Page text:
The Academy of Management (AoM) annual conference must be among the biggest academic meetings in the world, as there were over 10,000 participants when the conference was held in Vancouver, Canada, in August 2015.
The Centre for Governance, Leadership and Global Responsibility at Leeds Beckett University successfully organised and presented a panel symposium at the conference with a hot topic of ethical governance. The panellists included Simon Robinson, William Sun, Simon Gardiner and Jamie Morgan from the Centre, Catherine Karyotis from NEOMA Business School, France, and Henri Kuokkanen from Glion Institute of Higher Education, Switzerland. Professor Mervyn King, an internationally influential figure in corporate governance, best known for chairing the King Committee on Corporate Governance in South Africa, which issued three comprehensive reports in 1994, 2002 and 2009, was among the audience at the symposium.
The symposium was held to facilitate a global-wide discussion on how to rebuild ethical governance so as to tackle systemic governance failures in both private and public Sectors. The panel reminded us that the current ethical governance frameworks have failed in practice. The key problems are, first of all, ethics is separate from, and then attached to, business and public service, rather than integral to the whole capitalist system, and secondly, ethical governance is purely based on voluntariness and self-regulation, lacking the mechanisms of monitoring and enforcement, and thus ineffective in practice.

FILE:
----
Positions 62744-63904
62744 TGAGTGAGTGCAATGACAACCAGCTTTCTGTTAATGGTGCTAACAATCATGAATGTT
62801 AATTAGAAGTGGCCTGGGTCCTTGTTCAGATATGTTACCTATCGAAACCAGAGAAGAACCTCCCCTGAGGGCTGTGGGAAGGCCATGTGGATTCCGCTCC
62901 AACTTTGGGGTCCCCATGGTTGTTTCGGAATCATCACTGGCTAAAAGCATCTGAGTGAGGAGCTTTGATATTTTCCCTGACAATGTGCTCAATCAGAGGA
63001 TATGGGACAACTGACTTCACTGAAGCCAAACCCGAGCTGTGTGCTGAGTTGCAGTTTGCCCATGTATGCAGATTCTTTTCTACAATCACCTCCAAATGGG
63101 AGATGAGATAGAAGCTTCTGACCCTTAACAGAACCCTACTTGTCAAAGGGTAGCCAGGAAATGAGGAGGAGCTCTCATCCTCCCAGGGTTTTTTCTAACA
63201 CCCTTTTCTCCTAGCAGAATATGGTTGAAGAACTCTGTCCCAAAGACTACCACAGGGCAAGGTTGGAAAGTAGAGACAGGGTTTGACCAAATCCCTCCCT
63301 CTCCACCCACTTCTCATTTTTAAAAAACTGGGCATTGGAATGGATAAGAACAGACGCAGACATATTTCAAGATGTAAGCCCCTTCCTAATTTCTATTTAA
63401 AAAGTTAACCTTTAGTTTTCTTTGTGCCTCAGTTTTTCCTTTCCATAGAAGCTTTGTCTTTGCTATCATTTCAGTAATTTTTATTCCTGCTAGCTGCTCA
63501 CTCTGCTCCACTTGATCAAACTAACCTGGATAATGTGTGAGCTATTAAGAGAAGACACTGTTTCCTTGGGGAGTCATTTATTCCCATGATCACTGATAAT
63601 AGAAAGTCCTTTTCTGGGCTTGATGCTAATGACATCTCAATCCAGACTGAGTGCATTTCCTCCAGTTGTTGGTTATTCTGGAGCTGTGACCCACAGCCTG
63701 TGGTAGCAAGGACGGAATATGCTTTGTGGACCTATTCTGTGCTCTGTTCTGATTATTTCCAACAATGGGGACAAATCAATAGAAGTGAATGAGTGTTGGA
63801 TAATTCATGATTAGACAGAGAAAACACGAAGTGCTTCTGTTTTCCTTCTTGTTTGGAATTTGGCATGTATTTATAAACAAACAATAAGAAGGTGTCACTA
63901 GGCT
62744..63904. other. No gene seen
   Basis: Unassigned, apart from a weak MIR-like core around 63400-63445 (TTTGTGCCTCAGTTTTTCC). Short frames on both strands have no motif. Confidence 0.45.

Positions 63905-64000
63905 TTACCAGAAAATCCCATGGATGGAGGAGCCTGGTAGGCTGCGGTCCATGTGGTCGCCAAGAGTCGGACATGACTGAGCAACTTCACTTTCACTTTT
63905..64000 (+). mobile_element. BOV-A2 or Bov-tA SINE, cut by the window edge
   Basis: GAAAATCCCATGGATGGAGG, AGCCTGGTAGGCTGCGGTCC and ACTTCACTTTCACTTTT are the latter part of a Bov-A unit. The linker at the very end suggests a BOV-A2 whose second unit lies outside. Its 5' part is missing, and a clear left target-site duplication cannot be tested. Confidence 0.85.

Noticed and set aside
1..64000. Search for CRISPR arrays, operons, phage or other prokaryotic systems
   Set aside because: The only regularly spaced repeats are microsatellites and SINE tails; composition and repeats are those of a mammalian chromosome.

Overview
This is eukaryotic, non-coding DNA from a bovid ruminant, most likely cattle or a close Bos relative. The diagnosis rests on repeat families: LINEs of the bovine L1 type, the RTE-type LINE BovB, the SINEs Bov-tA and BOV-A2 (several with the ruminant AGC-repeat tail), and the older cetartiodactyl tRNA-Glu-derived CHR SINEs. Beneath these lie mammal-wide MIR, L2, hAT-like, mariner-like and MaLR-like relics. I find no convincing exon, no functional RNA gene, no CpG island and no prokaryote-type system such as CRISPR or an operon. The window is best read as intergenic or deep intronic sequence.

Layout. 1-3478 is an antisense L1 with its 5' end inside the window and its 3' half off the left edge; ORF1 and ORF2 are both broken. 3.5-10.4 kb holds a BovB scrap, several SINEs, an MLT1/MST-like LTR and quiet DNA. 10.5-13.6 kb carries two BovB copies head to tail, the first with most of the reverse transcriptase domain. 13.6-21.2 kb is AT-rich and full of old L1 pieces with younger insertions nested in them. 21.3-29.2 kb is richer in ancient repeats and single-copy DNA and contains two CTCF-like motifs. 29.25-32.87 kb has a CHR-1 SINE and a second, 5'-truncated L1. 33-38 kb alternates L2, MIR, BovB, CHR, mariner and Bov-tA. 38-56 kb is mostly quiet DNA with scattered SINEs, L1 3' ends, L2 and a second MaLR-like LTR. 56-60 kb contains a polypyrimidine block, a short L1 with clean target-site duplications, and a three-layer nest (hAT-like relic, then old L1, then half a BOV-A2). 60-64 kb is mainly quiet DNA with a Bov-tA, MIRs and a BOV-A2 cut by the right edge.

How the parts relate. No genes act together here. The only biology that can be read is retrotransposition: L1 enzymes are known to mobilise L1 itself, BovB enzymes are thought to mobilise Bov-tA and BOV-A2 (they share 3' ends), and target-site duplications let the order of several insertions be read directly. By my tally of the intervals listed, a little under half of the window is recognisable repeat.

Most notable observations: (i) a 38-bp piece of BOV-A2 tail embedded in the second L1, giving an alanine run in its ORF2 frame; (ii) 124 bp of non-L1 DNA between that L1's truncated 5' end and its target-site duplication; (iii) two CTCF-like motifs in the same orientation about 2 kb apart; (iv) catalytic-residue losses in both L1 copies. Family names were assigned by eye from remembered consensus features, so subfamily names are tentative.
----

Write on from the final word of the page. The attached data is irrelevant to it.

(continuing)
The panel suggested that rebuilding ethical governance would require an integrated thinking in ethical governance and demand public engagement and deliberative democracy in ethical decision making. The panel called for redesigning ethical governance structures and mechanisms to formulate a practically workable and effective governance system. This new system has four key components as its structures and mechanisms: (1) Ethical approval on key decisions by internal ethical committees in private and public organisations, (2) Ethical monitoring by the public, mainly through the establishment of boards of statutory ethical auditors, (3) Ethical enforcement for all ethical judgements by ethical courts or tribunals, and (4) New and existing ethical governance networks (national and international) as supplements to the above structures and for global governance.
William is the Deputy Director of the Centre for Governance, Leadership and Global Responsibility. He has published widely on the subjects of corporate governance, CSR, sustainability, company law and transition economics, with over 70 journal papers and more than 30 authored or edited books. He is editor of the well-received book series Critical Studies on Corporate Responsibility, Governance and Sustainability published by Emerald Group Publishing since 2010.